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+++ MITARBEITER - Projektbeschreibung (Katharina Klug) +++

„Molecular Biology (Characterization of characean myosins)“

Katharina Wiemann
Post Doc

In plant cells, myosin is the molecular motor responsible for actin-based motility processes such as cytoplasmic streaming and directed vesicle transport. In Arabidopsis at least 8 myosin-like genes have been identified representing two distinct classes.

Some of the Arabidopsis myosin genes are preferentially expressed in different plant organs, indicating different functions of the isoforms. A nucleotide sequence of a characean myosin was identified from thallus extracts of Chara corallina and, recently, our group has identified a partial sequence of a class XI myosin from C. globularis rhizoids.

In this cell type, the interaction of different myosins with the actin cytoskeleton is very obvious and plays a crucial role for the various processes involved in gravity-oriented tip growth. In the small apical part of the cell, myosins fulfill a number of different functions; they manage to coordinate the precise positioning and the gravity-affected transport of statoliths; they deliver secretory vesicles to the tip and they control the structural integrity and anchorage of the growth-organizing Spitzenkörper. This suggests that the distinct classes of myosins differ considerably in terms of binding domains and in how their activity is regulated. Only one up to a few classes are supposed to be intimately involved in the gravitropic signaling pathway and thus be regulated in their activity. It seems likely that the myosins are also regulated at the transcriptional level throughout gravity sensing and the gravitropic response.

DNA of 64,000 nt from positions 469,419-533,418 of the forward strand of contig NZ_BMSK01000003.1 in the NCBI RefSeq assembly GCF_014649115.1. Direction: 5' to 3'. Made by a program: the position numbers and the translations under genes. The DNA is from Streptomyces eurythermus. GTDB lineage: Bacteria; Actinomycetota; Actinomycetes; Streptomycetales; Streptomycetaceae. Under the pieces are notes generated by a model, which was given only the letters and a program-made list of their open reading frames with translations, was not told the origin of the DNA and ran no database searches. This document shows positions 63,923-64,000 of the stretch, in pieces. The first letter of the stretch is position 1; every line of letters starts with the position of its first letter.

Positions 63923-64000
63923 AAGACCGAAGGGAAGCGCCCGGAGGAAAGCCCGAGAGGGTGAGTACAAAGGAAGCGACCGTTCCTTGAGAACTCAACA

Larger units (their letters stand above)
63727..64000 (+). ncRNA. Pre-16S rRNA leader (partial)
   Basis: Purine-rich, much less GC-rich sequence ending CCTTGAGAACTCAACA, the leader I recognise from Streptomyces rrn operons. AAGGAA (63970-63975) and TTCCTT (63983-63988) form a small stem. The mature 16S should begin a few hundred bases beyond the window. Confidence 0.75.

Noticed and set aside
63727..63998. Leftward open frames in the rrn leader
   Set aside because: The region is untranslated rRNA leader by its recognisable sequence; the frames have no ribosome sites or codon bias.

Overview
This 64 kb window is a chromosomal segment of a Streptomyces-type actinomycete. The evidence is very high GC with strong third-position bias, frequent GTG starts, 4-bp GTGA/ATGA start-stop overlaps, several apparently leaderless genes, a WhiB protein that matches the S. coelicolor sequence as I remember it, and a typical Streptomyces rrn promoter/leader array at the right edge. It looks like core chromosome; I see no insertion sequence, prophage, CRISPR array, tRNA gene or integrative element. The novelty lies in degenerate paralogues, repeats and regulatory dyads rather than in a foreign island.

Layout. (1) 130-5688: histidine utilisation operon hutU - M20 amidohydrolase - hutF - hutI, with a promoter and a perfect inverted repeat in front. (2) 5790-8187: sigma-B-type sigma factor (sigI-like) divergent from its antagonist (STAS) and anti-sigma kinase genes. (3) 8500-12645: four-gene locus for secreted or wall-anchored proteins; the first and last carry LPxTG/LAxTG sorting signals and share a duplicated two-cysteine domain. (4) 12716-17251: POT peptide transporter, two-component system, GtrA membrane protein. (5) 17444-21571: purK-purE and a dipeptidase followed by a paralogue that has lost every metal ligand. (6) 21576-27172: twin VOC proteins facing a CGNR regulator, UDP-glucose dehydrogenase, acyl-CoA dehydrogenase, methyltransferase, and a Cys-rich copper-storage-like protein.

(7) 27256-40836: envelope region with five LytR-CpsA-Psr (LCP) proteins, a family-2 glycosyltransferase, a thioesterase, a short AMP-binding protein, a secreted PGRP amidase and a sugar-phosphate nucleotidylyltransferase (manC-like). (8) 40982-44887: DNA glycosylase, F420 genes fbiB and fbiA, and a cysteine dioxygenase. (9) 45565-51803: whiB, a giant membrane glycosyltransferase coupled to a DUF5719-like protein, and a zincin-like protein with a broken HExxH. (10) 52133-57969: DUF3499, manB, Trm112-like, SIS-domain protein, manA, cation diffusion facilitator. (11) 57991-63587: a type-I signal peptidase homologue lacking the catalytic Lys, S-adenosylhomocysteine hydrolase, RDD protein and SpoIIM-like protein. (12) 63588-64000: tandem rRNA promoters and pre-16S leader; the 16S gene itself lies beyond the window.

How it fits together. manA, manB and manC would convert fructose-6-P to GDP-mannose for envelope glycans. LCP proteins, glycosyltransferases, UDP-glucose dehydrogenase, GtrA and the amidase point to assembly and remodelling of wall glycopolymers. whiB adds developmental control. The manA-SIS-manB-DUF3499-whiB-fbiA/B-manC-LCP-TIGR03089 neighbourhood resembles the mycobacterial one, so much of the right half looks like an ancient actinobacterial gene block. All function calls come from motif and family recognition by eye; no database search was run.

Aim of this project is

1. to identify the myosin isoforms, belonging to different classes
2. to characterize their specific function and to study their localization
3. to analyze myosin isoforms with respect to their (transcriptional) regulation during the response to a gravitropic stimulus. Temporal and spatial resolution and gene silencing experiments as well as overexpression studies shall elucidate the specific function and regulation of the different isoforms.


Fig 1. A class XI myosin isolated from a Chara species comprises different structural and functional domains. The N-terminal head includes the highly conserved ATP-binding site. The neck domain is composed of six IQ motifs. The coiled-coil structure is characterized by conserved tandem-repeats and interrupted by coiled-coil breaking motifs (figure from Christoph Limbach, PhD thesis, Bonn 2006).

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